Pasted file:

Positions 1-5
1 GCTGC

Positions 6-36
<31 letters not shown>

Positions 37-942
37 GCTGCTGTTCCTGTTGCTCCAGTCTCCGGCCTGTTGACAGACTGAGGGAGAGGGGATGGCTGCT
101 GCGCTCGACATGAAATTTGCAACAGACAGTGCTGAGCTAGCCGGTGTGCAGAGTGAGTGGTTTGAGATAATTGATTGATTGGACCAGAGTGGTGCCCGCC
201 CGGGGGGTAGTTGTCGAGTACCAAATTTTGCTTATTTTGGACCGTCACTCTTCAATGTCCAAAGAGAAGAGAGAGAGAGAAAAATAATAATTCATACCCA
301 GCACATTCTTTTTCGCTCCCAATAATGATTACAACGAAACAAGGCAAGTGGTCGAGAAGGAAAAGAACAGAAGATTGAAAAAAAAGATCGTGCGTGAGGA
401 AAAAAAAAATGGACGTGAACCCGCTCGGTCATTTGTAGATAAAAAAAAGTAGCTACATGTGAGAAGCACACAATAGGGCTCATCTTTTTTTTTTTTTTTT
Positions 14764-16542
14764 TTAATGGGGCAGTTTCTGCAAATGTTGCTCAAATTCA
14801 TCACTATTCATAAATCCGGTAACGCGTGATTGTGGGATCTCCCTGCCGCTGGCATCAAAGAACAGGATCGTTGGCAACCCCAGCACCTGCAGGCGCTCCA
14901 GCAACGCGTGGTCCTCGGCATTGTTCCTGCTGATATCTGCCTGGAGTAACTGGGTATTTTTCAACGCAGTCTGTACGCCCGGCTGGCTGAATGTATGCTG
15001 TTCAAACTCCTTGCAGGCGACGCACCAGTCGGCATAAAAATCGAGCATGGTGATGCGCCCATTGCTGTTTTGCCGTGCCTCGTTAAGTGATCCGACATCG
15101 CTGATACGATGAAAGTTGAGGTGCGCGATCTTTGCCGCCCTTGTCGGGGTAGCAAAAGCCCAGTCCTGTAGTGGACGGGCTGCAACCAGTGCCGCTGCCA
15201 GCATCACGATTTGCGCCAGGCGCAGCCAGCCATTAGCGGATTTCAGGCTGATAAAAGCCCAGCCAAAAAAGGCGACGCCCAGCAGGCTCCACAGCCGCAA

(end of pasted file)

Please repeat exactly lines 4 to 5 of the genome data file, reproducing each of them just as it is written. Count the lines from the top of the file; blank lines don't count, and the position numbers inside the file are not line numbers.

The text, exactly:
<31 letters not shown>

Positions 37-942